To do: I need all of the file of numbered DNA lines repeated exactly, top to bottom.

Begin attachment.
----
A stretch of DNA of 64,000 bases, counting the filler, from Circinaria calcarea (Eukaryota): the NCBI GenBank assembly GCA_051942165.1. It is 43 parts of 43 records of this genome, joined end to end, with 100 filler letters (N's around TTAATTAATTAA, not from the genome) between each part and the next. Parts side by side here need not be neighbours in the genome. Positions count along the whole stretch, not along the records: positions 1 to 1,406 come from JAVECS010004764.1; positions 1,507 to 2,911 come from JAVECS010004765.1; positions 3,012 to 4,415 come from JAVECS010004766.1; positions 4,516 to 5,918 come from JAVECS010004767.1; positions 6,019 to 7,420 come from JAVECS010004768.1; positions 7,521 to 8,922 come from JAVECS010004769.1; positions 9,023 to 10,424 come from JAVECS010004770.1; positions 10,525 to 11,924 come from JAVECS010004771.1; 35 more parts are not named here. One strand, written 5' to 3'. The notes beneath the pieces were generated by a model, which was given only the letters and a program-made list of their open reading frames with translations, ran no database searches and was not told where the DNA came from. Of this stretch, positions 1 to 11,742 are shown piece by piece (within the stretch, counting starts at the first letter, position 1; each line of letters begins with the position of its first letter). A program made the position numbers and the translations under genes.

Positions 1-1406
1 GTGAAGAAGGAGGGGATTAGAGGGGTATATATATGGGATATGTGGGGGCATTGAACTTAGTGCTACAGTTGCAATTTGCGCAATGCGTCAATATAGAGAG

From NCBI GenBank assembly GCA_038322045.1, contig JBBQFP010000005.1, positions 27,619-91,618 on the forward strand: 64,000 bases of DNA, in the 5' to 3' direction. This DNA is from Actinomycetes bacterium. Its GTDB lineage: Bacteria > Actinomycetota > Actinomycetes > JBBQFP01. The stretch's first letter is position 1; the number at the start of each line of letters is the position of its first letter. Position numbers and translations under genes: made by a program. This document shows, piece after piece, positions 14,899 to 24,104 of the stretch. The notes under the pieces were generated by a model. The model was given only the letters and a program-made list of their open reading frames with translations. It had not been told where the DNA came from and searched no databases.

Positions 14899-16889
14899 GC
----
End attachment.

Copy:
A stretch of DNA of 64,000 bases, counting the filler, from Circinaria calcarea (Eukaryota): the NCBI GenBank assembly GCA_051942165.1. It is 43 parts of 43 records of this genome, joined end to end, with 100 filler letters (N's around TTAATTAATTAA, not from the genome) between each part and the next. Parts side by side here need not be neighbours in the genome. Positions count along the whole stretch, not along the records: positions 1 to 1,406 come from JAVECS010004764.1; positions 1,507 to 2,911 come from JAVECS010004765.1; positions 3,012 to 4,415 come from JAVECS010004766.1; positions 4,516 to 5,918 come from JAVECS010004767.1; positions 6,019 to 7,420 come from JAVECS010004768.1; positions 7,521 to 8,922 come from JAVECS010004769.1; positions 9,023 to 10,424 come from JAVECS010004770.1; positions 10,525 to 11,924 come from JAVECS010004771.1; 35 more parts are not named here. One strand, written 5' to 3'. The notes beneath the pieces were generated by a model, which was given only the letters and a program-made list of their open reading frames with translations, ran no database searches and was not told where the DNA came from. Of this stretch, positions 1 to 11,742 are shown piece by piece (within the stretch, counting starts at the first letter, position 1; each line of letters begins with the position of its first letter). A program made the position numbers and the translations under genes.

Positions 1-1406
1 GTGAAGAAGGAGGGGATTAGAGGGGTATATATATGGGATATGTGGGGGCATTGAACTTAGTGCTACAGTTGCAATTTGCGCAATGCGTCAATATAGAGAG

From NCBI GenBank assembly GCA_038322045.1, contig JBBQFP010000005.1, positions 27,619-91,618 on the forward strand: 64,000 bases of DNA, in the 5' to 3' direction. This DNA is from Actinomycetes bacterium. Its GTDB lineage: Bacteria > Actinomycetota > Actinomycetes > JBBQFP01. The stretch's first letter is position 1; the number at the start of each line of letters is the position of its first letter. Position numbers and translations under genes: made by a program. This document shows, piece after piece, positions 14,899 to 24,104 of the stretch. The notes under the pieces were generated by a model. The model was given only the letters and a program-made list of their open reading frames with translations. It had not been told where the DNA came from and searched no databases.

Positions 14899-16889
14899 GC